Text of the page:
Autism and Humor

In this blog post, Patricia S. Lemer explains how humor helps lower stress and how laughter helps those with autism and other special needs.

Humor Lowers Stress

“I wike you, too!” I bet you are smiling. “A smile is the shortest distance between two people,” says Victor Borge. It takes 17 muscles to smile and 45 to frown. Why waste all that energy? Jogging your insides enhances respiration and circulation, oxygenates the blood, suppresses the stress-related hormones in the brain, and activates the immune system.

I learned these important facts at the 14th annual International Conference on The Positive Power of Humor and Creativity. This hilarious event, sponsored by The HUMOR Project in Saratoga Springs, NY, the brainchild of Joel Goodman, has attracted over 13,000 people from all over the world.

Attendees were nurses, doctors, teachers, clergy, mental health professionals, and parents working in hospitals, hospices, rehab centers, schools, prisons, and in home health care. Many have bosses who never say a kind word. Most were stressed out and burned out. All received continuing education credits for laughing until they hurt.

In Humor 101, we learned how to take serious things humorously and ourselves lightly. Emulating Patch Adams, MD, we wore silly hats, blew bubbles and pasted sticker kisses on one another.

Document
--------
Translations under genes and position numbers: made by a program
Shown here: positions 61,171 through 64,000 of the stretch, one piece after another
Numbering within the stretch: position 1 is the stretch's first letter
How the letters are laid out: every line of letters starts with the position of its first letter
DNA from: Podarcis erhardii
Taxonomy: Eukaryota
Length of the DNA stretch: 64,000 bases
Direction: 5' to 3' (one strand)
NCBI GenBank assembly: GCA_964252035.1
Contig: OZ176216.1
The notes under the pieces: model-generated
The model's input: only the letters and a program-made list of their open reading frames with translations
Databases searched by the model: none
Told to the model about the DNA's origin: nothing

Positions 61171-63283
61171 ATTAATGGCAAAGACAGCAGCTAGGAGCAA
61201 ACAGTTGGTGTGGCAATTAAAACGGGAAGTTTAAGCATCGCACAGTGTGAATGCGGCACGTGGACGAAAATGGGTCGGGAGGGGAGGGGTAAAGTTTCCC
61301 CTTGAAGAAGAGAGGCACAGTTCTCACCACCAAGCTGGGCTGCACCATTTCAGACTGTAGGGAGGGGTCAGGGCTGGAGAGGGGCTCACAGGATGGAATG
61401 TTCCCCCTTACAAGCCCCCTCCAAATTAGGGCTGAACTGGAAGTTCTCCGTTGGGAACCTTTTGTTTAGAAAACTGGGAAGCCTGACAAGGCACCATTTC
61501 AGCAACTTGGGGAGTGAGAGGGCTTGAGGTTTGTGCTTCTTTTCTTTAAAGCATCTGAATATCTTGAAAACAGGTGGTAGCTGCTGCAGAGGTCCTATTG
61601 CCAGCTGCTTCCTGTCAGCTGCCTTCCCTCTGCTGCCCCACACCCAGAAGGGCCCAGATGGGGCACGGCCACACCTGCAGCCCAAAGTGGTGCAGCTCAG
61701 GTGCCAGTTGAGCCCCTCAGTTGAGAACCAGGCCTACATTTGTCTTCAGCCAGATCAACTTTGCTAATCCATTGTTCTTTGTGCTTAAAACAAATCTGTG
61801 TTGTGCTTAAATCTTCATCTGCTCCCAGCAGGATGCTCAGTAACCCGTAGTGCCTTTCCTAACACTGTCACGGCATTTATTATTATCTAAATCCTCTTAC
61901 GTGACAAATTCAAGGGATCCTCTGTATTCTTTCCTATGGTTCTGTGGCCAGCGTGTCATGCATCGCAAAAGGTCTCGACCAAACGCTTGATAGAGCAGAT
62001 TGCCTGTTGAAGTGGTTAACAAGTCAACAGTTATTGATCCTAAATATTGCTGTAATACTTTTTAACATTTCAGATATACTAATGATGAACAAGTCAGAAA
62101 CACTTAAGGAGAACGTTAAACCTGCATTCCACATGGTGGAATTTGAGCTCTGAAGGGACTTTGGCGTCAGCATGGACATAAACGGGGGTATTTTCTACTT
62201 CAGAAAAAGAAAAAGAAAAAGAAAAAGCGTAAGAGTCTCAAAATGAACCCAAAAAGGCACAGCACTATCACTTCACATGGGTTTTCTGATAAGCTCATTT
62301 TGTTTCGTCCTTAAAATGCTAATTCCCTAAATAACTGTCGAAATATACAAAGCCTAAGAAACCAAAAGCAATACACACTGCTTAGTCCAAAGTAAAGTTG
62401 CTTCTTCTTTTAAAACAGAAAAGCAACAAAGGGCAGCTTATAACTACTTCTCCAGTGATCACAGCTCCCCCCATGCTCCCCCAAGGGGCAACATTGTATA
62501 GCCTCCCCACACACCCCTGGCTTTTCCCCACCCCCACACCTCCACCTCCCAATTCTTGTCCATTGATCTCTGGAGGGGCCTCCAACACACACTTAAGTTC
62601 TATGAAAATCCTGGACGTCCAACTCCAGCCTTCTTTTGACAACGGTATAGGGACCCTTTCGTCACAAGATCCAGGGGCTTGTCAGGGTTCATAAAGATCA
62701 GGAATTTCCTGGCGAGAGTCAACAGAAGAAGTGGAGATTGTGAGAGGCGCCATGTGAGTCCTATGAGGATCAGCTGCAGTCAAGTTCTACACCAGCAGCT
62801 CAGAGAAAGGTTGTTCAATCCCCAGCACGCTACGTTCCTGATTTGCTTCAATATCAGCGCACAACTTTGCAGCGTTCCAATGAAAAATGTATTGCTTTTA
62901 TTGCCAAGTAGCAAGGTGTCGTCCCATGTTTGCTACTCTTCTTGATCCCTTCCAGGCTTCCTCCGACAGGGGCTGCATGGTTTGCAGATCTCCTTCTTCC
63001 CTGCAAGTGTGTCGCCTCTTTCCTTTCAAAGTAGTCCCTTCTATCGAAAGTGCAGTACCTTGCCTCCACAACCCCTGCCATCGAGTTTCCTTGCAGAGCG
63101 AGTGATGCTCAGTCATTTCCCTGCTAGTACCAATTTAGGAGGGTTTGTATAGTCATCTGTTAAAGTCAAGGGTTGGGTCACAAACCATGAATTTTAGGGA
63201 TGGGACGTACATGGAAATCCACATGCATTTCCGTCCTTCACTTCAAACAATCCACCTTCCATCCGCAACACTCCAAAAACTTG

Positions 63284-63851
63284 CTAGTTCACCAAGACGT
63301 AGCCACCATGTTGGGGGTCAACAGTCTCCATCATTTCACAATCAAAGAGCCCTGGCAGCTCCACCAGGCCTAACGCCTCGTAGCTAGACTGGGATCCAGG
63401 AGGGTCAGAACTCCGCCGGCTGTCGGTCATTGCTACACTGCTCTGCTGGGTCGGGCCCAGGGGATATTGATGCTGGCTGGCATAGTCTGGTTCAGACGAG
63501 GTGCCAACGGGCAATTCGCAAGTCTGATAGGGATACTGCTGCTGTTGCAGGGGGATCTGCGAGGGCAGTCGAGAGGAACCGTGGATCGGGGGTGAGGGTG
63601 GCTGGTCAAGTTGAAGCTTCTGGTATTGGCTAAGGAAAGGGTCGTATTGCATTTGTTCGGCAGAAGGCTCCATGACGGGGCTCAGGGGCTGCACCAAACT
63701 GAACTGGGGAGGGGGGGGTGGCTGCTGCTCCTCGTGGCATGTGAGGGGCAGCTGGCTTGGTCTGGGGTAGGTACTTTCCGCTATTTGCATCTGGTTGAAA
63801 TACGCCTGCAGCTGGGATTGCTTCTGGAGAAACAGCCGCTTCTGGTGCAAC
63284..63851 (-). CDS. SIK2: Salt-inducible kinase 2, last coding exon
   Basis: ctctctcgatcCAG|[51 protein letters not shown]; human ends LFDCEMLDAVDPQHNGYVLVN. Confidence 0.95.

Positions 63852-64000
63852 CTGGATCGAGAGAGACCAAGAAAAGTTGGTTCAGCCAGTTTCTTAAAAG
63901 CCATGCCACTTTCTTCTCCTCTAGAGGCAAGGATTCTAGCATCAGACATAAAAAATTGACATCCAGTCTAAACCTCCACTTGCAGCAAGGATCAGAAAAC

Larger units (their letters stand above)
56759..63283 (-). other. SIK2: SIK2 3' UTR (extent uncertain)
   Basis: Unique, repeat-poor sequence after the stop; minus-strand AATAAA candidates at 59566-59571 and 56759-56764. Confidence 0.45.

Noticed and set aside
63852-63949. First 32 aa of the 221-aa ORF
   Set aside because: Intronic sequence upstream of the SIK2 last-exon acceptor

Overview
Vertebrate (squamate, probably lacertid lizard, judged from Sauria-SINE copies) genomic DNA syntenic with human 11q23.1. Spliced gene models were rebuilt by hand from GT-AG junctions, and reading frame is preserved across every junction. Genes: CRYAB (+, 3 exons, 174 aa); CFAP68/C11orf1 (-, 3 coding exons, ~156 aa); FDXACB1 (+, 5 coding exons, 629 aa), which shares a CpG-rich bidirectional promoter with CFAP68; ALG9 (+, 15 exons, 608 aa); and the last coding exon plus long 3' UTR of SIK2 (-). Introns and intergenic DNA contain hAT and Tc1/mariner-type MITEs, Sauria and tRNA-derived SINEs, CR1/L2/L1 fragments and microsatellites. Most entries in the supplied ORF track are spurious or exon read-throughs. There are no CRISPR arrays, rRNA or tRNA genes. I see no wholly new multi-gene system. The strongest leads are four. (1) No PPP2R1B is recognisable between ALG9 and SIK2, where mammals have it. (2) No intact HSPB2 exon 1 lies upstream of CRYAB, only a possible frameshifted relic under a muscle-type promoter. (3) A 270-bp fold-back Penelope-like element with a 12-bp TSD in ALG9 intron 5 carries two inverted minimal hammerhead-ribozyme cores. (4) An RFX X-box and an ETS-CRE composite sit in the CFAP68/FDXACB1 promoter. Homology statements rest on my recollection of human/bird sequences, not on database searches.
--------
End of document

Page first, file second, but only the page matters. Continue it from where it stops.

We learned to use magic tricks to get attention, and light, sound and colors to sustain attention. We practiced Tongue Fu martial arts for the mind and mouth. A nun comically brought the spiritual into “play” with side-splitting stories of her travels abroad.

Although I depend daily on humor, I had forgotten how to be silly. Elizabeth Gerlach reflects in her new book, Just This Side of Normal: Glimpses Into Life with Autism, that play is just as important as everything else in life. Throwing ourselves into work, are we in danger of getting ensnared by a sense of self-importance and power?

How to Keep Humor Alive

The three-day fun fest ended with a mime demonstrating five acts from the circus that are models for keeping humor alive in your life:

The Clown

Working and living with children with special needs is serious, and we must take advantage of each day and every therapy session to integrate autism and humor. Mothers from Hell is a group of passionate advocates for their children who have developed 10 outrageous tips for surviving your IEP meeting.

The clown teaches us lightheartedness. Whatever our loss, we need to “get over it.” The funny stuff is there, waiting for those with a sense of humor to seek it. Don’t be afraid to laugh, to lighten up, to enjoy the amusing things people say and do.

The Juggler

Juggling schedules, home and work, and the needs of all family members is an enormous job. The juggler teaches us to focus. Only by focusing and keeping our eyes on our mission can we reach our goals. We must screen out daily worries of time and money, the media blitz (blow up the TV!), and other distractions.

The Unicyclist

Moving from thought to deed is a huge step. The unicyclist is successful because he knows where his center is. (It’s in the middle… duh!) The unicyclist teaches us to take action and to stay centered. With action comes freedom. Action involves movement, which enhances every part of our being. Keep your actions simple, without complications, and you will stay on track and centered like our circus friend.